- Charles Grassley had demanded details of internal investigation
- Secret Service agents accused of transgressions in Colombia
- Grassley asked White House counsel for answers by Thursday
- White House declined to comment about why information wasn't sent
The White House has ignored a deadline to provide answers to a senior Senate Republican about the Secret Service prostitution scandal, an aide to Sen. Charles Grassley said Friday.
Grassley wants details about an internal administration investigation into any possible role that White House advance staff members may have had in the incident.
The Secret Service has been rocked by allegations of transgressions by its agents, including reported heavy drinking and consorting with prostitutes this month before President Barack Obama arrived in Cartagena, Colombia, for the Summit of the Americas.
On Monday, Grassley sent a letter to White House Counsel Kathryn Ruemmler, demanding answers to how and why her office conducted the review.
The Iowa Republican made clear that he was not satisfied with White House Press Secretary Jay Carney's characterization that the review found there was "no indication of misconduct" by the White House staffers, who flew to the Latin American country to prepare for Obama's visit.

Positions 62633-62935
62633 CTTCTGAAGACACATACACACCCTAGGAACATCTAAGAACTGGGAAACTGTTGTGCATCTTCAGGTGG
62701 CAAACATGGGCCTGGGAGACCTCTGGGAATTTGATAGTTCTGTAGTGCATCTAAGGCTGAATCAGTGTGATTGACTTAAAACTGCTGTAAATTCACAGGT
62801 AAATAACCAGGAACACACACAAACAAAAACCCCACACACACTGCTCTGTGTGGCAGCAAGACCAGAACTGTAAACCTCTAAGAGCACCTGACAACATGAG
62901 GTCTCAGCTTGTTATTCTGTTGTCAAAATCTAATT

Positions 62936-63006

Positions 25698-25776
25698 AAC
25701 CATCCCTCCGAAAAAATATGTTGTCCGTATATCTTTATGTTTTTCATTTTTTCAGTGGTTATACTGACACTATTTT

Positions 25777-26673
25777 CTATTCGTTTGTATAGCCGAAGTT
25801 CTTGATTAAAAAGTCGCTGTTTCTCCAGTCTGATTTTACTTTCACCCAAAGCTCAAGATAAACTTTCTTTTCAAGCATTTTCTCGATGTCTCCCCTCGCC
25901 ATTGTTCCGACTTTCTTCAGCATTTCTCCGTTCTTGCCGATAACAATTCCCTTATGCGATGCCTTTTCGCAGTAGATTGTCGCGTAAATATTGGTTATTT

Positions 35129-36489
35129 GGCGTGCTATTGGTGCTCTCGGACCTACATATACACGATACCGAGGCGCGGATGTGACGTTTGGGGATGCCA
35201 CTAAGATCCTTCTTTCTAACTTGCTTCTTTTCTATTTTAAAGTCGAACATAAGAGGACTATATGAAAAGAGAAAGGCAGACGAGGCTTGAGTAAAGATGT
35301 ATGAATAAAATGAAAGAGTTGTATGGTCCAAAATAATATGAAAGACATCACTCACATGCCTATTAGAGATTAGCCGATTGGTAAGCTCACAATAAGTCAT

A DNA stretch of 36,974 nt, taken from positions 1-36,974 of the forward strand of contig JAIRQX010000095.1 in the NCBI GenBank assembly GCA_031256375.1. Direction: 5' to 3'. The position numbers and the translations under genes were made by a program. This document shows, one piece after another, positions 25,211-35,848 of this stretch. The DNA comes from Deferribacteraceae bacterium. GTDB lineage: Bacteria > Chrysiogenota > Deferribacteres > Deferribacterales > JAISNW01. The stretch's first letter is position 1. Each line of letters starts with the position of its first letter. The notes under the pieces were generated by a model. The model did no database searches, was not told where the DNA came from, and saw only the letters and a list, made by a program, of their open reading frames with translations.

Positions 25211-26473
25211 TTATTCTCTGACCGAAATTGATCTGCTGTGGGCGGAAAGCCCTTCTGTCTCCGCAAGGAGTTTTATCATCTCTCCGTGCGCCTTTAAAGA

In his letter, which contained 14 questions about the review, Grassley said he wanted the answers by Thursday. However, the deadline came and went without any word from the White House. E-mails and phone calls to the White House from Grassley's staff members Thursday were ignored, Grassley aide Beth Levine said.
The White House declined to comment about why the material had not been sent to Grassley.
Grassley is the top Republican on the Judiciary Committee, which held a hearing this week on the unfolding scandal. At the hearing, he complained to Homeland Security Secretary Janet Napolitano that his requests for information from her department are routinely ignored or delayed.
Separately, Grassley called for the inspector general of the Department of Homeland Security, the parent agency of the Secret Service, to investigate the White House staff. Democrats dismissed that idea as politically motivated.
Grassley is considering what steps he can take next to get the answers, Levine said.
His power to compel the answers is somewhat limited. Unless Judiciary Committee Democrats agreed to subpoena the information, which is unlikely in this political climate, Grassley may have only his ability to stir a public outcry to get the White House to answer his questions.